You don't see kids careening along on bicycles. You see kids carefully riding behind the parents, all in a row. You don't see kids wrapped up in elaborate all-day pretend games. You see organized fun.
Kids don't develop their imaginations and sense of self under constant supervision, they develop it when they're out and about, when they're free. Adult-supervised activities stifle kids, for the activities are invariably what adults think kids would enjoy, and very rarely what kids themselves would be doing if adults weren't around.
People keep kids inside in front of the television and computer to keep them safe from 'the world out there, and all the weirdos in it'. If a child gets grabbed, suddenly every child is kept under lock and key to keep them 'safe'. Schools are fenced in, walled in, keeping kids 'safe' from life. Kids are taught to be afraid, very afraid.
People tell me, 'It has to be this way, why, it is a dangerous world out there!' I say, what is happening is more dangerous. People are doing a wrong thing to kids (sedentary lifestyle, junk food, too much supervision) in order to protect them from the shadows, from an enemy looming mainly in the parent's paranoid imagination.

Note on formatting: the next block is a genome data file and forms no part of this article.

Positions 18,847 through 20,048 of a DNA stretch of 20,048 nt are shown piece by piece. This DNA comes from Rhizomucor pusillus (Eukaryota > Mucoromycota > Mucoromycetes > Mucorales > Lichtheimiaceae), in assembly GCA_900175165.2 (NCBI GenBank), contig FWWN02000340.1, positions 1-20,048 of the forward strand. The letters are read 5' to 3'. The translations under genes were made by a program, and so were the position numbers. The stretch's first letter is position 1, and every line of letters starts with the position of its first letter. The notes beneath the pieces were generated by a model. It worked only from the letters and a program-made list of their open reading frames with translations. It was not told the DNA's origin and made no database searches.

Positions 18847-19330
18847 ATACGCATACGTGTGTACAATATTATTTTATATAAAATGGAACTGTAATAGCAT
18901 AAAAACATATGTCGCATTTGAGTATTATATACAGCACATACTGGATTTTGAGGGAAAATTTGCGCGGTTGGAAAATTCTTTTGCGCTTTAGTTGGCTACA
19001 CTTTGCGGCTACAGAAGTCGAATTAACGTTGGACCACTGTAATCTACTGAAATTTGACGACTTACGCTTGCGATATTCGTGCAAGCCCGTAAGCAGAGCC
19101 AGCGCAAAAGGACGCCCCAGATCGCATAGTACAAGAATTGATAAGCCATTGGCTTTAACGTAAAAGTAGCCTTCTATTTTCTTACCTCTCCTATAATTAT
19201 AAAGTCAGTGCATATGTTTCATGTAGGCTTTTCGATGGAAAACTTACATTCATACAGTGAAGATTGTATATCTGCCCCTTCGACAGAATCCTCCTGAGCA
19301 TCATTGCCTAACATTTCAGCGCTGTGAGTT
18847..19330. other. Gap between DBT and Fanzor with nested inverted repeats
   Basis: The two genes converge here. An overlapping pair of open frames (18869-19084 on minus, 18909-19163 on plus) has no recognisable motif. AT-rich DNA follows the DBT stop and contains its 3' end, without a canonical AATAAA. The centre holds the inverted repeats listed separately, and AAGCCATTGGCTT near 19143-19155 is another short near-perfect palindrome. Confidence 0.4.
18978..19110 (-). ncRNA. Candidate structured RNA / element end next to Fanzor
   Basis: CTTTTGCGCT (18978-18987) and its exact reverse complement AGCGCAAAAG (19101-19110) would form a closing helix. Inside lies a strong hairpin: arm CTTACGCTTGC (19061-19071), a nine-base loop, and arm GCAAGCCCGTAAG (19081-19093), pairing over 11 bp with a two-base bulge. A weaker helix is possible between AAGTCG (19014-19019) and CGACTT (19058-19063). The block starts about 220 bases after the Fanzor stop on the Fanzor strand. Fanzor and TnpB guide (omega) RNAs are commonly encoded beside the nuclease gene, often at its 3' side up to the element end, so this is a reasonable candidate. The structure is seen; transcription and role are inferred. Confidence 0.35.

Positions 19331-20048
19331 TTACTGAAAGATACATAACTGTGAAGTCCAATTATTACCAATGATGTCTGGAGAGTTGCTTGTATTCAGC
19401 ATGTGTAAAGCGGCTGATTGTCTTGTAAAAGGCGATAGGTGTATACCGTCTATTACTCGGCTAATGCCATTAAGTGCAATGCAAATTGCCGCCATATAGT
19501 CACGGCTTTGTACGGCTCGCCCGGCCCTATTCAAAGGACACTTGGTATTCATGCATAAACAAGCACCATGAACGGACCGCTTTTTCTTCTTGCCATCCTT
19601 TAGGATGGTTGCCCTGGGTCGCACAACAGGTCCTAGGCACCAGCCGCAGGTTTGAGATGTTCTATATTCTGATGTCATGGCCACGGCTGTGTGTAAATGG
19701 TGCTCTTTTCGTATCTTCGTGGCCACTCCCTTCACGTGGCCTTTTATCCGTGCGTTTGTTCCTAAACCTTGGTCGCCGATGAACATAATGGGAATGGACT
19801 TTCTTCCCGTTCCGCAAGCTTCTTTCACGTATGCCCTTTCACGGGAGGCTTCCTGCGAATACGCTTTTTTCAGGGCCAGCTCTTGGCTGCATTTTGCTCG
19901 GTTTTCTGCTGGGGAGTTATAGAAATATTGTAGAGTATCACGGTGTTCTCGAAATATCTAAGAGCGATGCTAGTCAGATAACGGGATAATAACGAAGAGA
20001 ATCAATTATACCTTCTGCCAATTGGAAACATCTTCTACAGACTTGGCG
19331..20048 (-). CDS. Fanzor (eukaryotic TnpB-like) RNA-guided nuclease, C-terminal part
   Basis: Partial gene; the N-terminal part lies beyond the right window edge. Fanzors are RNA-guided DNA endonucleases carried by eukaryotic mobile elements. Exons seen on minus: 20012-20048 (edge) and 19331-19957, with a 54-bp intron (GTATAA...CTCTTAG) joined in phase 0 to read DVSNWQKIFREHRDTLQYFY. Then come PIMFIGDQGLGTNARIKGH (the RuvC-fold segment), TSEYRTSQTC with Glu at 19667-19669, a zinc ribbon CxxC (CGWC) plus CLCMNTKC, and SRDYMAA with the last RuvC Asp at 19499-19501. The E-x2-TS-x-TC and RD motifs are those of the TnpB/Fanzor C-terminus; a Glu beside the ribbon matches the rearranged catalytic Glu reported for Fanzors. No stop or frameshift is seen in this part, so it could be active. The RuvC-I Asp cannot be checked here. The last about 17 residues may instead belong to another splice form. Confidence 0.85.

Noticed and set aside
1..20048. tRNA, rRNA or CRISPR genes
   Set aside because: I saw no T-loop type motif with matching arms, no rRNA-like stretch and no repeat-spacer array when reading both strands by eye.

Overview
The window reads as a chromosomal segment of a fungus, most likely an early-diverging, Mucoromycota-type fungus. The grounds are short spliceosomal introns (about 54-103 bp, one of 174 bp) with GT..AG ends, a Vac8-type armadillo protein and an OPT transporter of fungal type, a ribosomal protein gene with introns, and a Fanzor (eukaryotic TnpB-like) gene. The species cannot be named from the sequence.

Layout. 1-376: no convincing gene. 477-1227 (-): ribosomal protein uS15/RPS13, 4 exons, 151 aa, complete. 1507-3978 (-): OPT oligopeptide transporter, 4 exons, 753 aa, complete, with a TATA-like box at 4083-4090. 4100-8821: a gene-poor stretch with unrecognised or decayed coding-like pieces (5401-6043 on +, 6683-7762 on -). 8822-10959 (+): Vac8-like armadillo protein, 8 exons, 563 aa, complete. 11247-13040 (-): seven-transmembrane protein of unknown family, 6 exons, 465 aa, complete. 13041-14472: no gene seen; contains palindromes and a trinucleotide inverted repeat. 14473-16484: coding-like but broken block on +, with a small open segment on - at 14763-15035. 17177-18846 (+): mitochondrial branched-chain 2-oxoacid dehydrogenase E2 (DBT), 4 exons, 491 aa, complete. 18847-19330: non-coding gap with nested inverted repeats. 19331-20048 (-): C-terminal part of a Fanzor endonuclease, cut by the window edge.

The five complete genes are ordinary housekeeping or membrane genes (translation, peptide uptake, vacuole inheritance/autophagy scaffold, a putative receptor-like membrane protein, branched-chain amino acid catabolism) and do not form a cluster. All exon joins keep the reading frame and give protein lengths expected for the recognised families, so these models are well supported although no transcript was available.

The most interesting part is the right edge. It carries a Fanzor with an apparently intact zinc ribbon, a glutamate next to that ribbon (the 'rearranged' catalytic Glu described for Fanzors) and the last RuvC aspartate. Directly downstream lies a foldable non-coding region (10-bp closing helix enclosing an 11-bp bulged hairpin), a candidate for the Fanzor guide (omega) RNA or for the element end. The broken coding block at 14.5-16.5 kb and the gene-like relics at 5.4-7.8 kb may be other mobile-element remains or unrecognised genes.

People say, no, it is more dangerous now than it ever was in the old days. I don't believe that for a minute. I can recall so many hairy experiences when I was a kid.
At ten or so, my friend and I were hanging around our favourite woods behind Park Royal mall (yes there were actually woods there back then). A nasty looking guy came along, and we were chased, really chased hard, by him, he was quite intent on catching us. We got out just fine (young legs being what they are), told my mum, who said, well, that was something, be careful in there. It never occurred to her, and she was a very smart woman, to tell us to stay out of the woods.
If that happened today, the woods would be closed permanently to kids, maybe bulldozed just in case, there'd be a city-wide manhunt, the kids would receive 'counselling', the schools would issue warnings, the city would, essentially, shut down, and everybody would be scared out of their minds.
So the question is, are we, as a society, harming our children in our goal of keeping them safe? Is it worth condemning Little Johnny to a childhood spent in the security of his home to avert the one in a million chance that something could happen to him unsupvervised outside? Why are we so afraid, and why are we so willing to harm our own children in an over-reaction to our fears?